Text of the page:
The so far mentioned tools above were created to make life easy for system administrators and IT professionals. Its in the tool's nature that they are abused for malicious reasons. On this point, the ISS has a positive side, it will only work if you have a valid license, and will only work on a target specified within that license, meaning that it cannot be abused easily to target other computers on the Internet. This is only a small advantage compared to the free tools which are available. Real hackers and crackers do not use many ready made tools/utils. They create their own which are usually created as they go along with their deeds. An example of a very dangerous tool is the HISPAHACK SMB-Scanner. Although it runs under windows, its an excellent tool to convince that 'security=share' in samba is suicidal. More information to this can be found under http://hispahack.ccc.de/
Let us now go back into our security world!
For administrators, the exact technical knowledge of hackers or crackers is not all that helpful after all, but a certain level of knowledge must be present. This is why administrators must be up to date, and open source is very essential here too.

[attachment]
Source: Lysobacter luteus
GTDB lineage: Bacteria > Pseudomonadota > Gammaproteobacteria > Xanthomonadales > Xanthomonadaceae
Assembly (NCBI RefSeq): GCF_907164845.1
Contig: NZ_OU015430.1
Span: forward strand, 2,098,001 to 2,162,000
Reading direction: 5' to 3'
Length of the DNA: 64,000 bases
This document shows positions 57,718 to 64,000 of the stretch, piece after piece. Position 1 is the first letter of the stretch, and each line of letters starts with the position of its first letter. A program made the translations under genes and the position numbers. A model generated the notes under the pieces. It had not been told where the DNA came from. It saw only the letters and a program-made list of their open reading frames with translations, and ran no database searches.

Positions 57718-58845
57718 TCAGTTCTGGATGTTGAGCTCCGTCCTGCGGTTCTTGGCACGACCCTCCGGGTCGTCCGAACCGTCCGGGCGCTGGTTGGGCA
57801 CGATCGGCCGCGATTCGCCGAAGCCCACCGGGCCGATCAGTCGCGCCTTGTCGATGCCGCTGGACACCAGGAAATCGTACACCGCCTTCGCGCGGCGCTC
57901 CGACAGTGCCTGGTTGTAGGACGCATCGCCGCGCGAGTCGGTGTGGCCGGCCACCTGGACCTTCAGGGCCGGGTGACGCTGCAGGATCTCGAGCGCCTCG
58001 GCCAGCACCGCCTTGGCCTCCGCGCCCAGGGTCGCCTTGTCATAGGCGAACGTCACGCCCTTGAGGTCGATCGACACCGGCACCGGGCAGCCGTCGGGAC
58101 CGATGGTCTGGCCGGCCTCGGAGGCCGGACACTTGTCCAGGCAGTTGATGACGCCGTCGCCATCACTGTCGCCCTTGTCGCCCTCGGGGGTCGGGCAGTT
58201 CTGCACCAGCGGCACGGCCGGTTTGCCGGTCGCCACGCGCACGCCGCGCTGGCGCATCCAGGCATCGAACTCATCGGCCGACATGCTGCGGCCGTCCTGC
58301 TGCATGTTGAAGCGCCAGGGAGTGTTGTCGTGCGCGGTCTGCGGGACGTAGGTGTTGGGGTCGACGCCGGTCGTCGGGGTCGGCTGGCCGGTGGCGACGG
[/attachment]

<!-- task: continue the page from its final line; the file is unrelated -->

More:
Its also very important to understand as a system administrator that the attacker (real attackers) are usually a few steps ahead when it comes to the knowledge about weaknesses. No matter how good an admin is, how much an admin has learnt, there is always someone on the other side that has learned a lot more, and is much more skilled. If a system administrator thinks that he has to be a great hacker in order to defend himself from hackers, then this admin has lost already. A good system administrator is presented by his knowledge of policies, organization. You donut have to be a cracker in order to install a bug fix or a patch. If an admin really administers his systems correctly, then there is no time left to look for new undiscovered weaknesses and holes in programs or applications.
NOTE: ERRORS, BUGS, AND MISTAKES IN SOFTWARE WHICH IS NOT INSTALLED, DOES NOT ENDAGER OUR SYSTEMS.
Indeed there many windows systems which are not affected by the i love you' virus, due to the fact that some paranoid system administrators do not have the 'windows-scripting-hosts' setup on their systems, since they are not very widely used.
This tutorial is by no means a complete list of what can be used, or is used. I have just mention a few things here to help understand system administrators of what can be used, what should be used, and how to think. I hope this comes in handy to some of you in future.
Ubuntu-: Means in African : "Im too dumb to use Slackware"
February 21st, 2003, 02:14 PM
Mannn, this is a really good tutorial. Next weekend i will try several options out.
Keep up the good work!!!
February 21st, 2003, 04:33 PM
good post istronics good info. one suggestion however. Although a simple google search would locate all the free tools fairly quickly, it would have been nice to have links in your tutorial directing users to these tools